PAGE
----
No comedy can succeed if it expends most of its best gags in the first sequence. Especially when the running joke and primary objective is for a teen Lothario to deflower the female he has been denied. While VIRGIN HIGH's "get thee to a nunnery" premise is promising, its execution is
talky, awkward and banal.
Parked in the hills above L.A., Jerry Selow (Richard Gabai) has only one thing in mind for girlfriend Christy Murphy (Tracy Dali). He is impatient for the main event on this, their third date, and is cagily indifferent to her refusal. No really means yes. No? Due to Jerry's "broken watch,"
Christy has violated her nighttime curfew by several hours. Startled by her vigilant, angry parents, her loosened blouse pops open. Dick Murphy (Burt Ward), Christy's uptight, incestuous, control-freak father, can only scream: "That's it, young lady! You're going to Catholic school!"
Before she knows it, Christy has been enrolled at the Academy of the Blessed Virgin. Sister Felicia (Catherine McGuiness) reads Christy the rules: no records, no radios, no TV, no loud talking, no slouching, no immodest hairdos, etc. Christy meets Kathleen (Linnea Quigley), the Sisters'
capo-designate. The new arrival must desist from illicit behavior. But, as we shall see, Kathleen herself is far from a vestal virgin. Classes are no miracle of scholarship or religious tolerance. A lesson on the Council of Trent turns to Martin Luther, the "twerp that started the Protestant
Revolution." This segues to a rote ten-second sex-education sound bite, from sperm to baby: "Tomorrow's Class: Staying Off the Slippery Slope to Hell." (The film's largely unhoned joke is that this already is Hell.) By contrast, Jerry's high-school male sex-ed class is taught by a half-clad,
high-heeled nurse, Ms. Bush. Her lesson: "The Sex Organs: 101 Ways in Which They Are Aroused." Jerry pines for Christy; pals Theo and Zoomer want to cruise for "babes." Jerry's first attempt at evading Derek, the lunky, Elvis-impersonating security guard (Chris Dempsey) at Virgin High, is a bust.
Undaunted, he returns next day as "Father Gus" and bops right in. Sister Felicia takes this slick oddball for a soul man from the Archdiocese. What with a Sister out ill, theology class needs a teacher. Surely, the Father is qualified. Does he have any choice? His ad lib arcs from a chalk
squiggle, to Zoroastrianism, to sex. Christy cringes.
The Sisters think Jerry/Father Gus has been sent by the Bishop to spy. After theology class and a row with Christy, Father Gus is urged to hear confessions, what he terms "a spiritual enema." One girl is a homebody; Kathleen is a steamy nympho (secretly getting it on with Derek to curry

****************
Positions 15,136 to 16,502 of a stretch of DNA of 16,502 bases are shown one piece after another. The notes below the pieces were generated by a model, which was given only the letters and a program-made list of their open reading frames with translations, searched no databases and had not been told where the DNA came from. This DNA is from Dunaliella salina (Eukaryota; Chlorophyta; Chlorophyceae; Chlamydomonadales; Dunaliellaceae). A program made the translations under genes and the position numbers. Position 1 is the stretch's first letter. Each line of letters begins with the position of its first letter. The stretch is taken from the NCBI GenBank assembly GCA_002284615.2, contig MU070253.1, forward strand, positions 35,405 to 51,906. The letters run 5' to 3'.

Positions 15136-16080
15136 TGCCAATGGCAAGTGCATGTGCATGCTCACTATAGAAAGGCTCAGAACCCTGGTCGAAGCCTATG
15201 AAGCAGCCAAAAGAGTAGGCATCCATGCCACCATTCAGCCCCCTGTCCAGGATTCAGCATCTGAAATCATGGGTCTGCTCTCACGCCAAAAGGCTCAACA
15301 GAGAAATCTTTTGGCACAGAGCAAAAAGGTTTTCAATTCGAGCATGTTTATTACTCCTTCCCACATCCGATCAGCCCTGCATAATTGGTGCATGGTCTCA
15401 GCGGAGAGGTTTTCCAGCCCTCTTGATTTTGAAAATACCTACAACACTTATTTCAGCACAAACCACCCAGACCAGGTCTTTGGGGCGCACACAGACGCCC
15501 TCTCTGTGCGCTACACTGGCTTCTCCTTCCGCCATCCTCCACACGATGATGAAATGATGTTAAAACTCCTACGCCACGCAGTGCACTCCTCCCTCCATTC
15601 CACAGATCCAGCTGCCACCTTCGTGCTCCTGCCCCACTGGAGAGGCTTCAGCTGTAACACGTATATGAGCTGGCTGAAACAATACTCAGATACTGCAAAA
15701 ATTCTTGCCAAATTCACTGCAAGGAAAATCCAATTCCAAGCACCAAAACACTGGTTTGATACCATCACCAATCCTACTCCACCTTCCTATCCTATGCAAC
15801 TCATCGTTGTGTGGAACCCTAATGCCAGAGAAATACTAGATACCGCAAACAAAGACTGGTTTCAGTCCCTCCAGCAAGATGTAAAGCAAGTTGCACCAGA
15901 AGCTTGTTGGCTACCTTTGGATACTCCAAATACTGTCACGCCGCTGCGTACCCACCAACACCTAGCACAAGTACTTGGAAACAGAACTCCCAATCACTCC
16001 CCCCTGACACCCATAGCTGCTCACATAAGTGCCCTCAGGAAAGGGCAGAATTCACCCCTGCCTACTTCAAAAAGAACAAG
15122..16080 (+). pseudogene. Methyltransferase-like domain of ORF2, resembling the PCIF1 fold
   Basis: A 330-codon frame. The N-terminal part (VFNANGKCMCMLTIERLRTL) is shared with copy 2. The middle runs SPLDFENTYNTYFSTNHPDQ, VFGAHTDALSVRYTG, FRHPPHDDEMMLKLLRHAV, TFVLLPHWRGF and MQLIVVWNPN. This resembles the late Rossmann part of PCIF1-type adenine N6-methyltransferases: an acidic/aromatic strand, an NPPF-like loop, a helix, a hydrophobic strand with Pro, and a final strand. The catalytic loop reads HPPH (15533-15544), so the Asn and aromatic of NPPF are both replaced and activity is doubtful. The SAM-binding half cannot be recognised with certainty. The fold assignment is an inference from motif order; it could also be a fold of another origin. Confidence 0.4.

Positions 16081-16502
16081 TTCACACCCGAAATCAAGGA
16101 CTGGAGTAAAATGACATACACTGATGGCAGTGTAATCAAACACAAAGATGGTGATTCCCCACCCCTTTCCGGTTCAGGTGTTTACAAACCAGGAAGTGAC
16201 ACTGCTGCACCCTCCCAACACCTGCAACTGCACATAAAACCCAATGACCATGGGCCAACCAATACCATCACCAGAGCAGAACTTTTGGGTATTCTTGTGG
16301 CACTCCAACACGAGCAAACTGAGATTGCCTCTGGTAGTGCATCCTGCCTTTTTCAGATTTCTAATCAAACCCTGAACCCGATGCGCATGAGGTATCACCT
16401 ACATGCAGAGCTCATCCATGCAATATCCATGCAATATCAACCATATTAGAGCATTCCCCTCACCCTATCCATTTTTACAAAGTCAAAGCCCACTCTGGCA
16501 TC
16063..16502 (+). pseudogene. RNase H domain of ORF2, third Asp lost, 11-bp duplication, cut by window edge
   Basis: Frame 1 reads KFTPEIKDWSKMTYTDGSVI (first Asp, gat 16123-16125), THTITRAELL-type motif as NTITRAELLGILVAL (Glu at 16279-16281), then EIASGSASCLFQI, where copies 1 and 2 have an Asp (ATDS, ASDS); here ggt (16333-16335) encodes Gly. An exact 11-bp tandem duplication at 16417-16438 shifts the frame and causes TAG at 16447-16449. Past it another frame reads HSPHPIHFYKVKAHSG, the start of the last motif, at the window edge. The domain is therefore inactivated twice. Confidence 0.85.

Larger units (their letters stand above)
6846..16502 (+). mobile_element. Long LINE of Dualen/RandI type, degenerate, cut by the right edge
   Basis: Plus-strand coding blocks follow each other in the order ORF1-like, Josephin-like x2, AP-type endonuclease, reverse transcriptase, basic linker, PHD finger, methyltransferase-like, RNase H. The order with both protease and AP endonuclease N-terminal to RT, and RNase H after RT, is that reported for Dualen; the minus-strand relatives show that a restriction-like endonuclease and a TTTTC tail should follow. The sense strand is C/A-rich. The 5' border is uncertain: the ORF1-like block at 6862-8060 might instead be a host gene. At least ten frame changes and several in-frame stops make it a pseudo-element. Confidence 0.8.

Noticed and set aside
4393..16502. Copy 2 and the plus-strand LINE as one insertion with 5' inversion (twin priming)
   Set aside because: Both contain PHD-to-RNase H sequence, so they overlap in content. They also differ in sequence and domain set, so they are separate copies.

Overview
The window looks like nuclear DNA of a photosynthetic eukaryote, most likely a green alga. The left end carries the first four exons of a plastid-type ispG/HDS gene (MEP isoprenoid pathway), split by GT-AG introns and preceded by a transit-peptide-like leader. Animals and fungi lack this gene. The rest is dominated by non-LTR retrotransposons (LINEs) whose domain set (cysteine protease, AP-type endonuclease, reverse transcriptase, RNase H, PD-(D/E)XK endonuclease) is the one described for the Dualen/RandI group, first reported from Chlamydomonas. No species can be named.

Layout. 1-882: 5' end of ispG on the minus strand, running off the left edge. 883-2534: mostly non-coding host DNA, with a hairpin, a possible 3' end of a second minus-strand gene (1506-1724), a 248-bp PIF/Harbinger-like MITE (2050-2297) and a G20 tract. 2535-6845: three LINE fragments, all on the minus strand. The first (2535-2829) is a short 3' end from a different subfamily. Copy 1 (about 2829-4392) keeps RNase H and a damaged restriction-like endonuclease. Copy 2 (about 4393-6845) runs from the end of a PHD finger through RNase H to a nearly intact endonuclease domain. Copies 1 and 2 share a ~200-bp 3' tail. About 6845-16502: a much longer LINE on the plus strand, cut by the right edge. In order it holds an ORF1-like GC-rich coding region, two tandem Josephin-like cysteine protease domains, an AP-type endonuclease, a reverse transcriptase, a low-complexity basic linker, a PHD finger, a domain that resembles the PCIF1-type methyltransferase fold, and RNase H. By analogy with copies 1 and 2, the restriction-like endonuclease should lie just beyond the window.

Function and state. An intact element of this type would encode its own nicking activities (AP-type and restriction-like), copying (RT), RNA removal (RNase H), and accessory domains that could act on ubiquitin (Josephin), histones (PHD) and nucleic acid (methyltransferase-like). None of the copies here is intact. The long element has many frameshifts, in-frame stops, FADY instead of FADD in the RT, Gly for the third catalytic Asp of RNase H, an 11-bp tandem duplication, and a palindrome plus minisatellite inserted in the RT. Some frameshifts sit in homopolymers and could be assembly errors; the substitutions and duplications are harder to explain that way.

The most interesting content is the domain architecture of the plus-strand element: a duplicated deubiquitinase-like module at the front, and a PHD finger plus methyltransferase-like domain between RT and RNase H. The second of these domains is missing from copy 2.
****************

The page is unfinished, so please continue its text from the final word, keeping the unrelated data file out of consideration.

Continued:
privileges). Meanwhile, the affluent Mr. Murphy has pledged a large donation from his Guilt Gouger Foundation to the strapped Academy if they keep up the good work. Translation: if they transform his daughter Christy from sinner to saint, they get $350,000. By such tithes are poor souls saved from
Jerry can't maintain his Father Gus cover. He flees after he learns Christy's room number. Next night, Christy and two new friends play Monopoly, fanatasizing aloud that three Greek gods would fly in through the window to sweep them up. So be it: Jerry and pals crawl over the sill, but hide when
a nun comes by to relate plans for a fundraising car-wash. It is unknown how or by whose permission the chaste lasses became bikini babes, but they devoutly soap the bumpers and each other.
Then comes the year-end formal. Posing as a geek photographer, Jerry sneaks in to sabotage Kathleen's plans to humiliate Christy. Derek spikes the punch, which loosens up the Murphys, the Bishop and several nuns. Christy reviles Leonard Klapner, the crude Casanova her parents have foisted upon
her. Kathleen unveils what was to have incriminated Christy, but thanks to Jerry's espionage skills, Kathleen is instead the fool: a photo shows her and Derek in flagrante delicto. Mom and Dad are exposed for what they are: a dominatrix and her submissive cowboy. Dad must deliver the $350,000 or
his reputation is mud.
Directed by Gabai from a screenplay by Jeff Neill and Gabai, VIRGIN HIGH is a typically scattershot satire targeting sex, the Establishment and "teen" hormones. The production values are strictly low-budget. The humor alternates between chuckles and caricature, with no surplus of in-jokes or
repartee. Though harmless, on balance it is nearly pointless and rather dull. (Sexual situations, nudity.)
Cast & Details See all »
- Released: 1991
- Rating: R
- Review: No comedy can succeed if it expends most of its best gags in the first sequence. Especially when the running joke and primary objective is for a teen Lothario to deflower the female he has been denied. While VIRGIN HIGH's "get thee to a nunnery" premise is… (more)